Not all signs of drug addiction look the same. Sadly, media portrayals of people with substance abuse disorders have painted a variety of inaccurate depictions of their appearance and behavior.
Friends and family members are often the first to notice when a person has a problem because they are the ones who are closest to them and can help them identify it. Uncertainty can make it difficult to take action if you or a loved one is concerned about addiction. There are, however, a few telltale signs and symptoms that can help you identify any potential problems. Curious what these signs and symptoms are? Stay tuned to this piece.
What are the Signs and Symptoms of Drug Addiction?
The popular question “What are the Signs and Symptoms of Drug Addiction” crosses the minds of many individuals often. Many even wonder if drug addiction is a sign of weakness and vice versa. Some of the early signs of drug addiction could include:
- the inability or unwillingness to refrain from using a substance or engaging in a behavior
- decreased socialization, such as abandoning commitments or failing to acknowledge relationships
- Ignoring risk factors, such as sharing needles
- the potential consequences physical consequences, such as withdrawal symptoms or the need to take a higher dosage to achieve the desired effect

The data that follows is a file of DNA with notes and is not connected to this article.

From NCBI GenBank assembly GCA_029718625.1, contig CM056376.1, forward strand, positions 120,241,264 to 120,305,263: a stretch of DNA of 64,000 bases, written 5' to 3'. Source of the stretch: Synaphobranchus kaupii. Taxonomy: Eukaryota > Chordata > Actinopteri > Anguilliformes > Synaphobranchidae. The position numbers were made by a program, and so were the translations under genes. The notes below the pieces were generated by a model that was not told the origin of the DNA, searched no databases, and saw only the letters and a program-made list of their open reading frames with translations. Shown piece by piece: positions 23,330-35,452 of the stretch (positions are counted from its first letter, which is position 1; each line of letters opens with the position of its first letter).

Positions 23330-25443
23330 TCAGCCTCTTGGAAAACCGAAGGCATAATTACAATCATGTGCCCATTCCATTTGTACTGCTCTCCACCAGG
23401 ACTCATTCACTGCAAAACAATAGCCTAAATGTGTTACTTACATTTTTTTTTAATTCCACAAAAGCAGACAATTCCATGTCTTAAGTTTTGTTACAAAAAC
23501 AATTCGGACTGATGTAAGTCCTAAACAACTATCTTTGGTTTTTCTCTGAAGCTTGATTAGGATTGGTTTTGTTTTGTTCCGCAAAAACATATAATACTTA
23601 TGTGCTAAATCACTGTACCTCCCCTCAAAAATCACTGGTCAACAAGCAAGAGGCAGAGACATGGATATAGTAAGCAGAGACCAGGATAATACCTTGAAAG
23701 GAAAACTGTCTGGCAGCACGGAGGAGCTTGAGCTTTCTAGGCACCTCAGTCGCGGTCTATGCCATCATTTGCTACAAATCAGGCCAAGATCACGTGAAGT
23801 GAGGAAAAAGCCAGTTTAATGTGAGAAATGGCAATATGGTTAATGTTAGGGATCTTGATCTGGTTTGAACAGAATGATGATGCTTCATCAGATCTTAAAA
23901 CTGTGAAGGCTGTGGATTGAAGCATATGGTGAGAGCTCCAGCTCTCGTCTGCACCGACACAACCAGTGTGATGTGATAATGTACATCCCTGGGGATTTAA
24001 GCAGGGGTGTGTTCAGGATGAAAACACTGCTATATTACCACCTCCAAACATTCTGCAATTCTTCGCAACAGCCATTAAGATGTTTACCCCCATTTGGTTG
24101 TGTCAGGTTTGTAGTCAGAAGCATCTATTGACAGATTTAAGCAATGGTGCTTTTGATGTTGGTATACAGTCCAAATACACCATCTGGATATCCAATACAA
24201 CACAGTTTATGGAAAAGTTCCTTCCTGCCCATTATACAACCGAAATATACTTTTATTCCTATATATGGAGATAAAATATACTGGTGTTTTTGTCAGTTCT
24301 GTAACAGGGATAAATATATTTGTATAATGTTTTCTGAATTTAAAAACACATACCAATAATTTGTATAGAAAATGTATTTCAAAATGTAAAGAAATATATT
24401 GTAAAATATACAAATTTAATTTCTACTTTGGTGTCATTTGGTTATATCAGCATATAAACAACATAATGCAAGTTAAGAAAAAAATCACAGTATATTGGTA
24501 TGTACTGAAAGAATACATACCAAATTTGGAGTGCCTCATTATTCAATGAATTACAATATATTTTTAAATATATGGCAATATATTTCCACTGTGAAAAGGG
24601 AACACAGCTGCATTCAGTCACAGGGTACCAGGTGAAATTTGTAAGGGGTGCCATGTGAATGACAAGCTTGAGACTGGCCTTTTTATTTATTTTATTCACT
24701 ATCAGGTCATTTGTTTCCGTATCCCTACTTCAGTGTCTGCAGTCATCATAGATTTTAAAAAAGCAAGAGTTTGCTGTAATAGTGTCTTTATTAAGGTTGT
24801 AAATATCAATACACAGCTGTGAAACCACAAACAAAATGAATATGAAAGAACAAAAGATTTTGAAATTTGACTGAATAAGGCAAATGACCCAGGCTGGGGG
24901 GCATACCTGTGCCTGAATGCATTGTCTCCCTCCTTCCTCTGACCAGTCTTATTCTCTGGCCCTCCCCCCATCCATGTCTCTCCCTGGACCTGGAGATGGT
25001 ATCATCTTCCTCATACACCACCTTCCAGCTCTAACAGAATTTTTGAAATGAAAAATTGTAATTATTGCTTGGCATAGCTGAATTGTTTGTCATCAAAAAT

Other Important signs of drug addiction are:
Small Physical Symptoms
Some side effects can make you look a little different in small ways. Bloodshot or red eyes, pinpoint or dilated pupils, and other tell-tale signs of drug abuse are all signs of many types of drug abuse. Also, pay attention to the texture and tone of your skin. A lot of puffiness and flushed or washed-out color can also be signs of long-term drug or alcohol abuse.
Many types of drug abuse cause small changes in behavior that people might think of as “tics.” If you see any of the following, it could be a sign of a hidden illness:
- Itching that doesn’t go away in a specific place on the body.
- Impulsive pulling down of sleeves to cover up marks on clothes
- Slurred words
- Sniffing is common.
It’s not always easy to tell if these are the only signs that something isn’t right. If they are accompanied by secrecy or defensiveness, they could help you figure out what’s going on.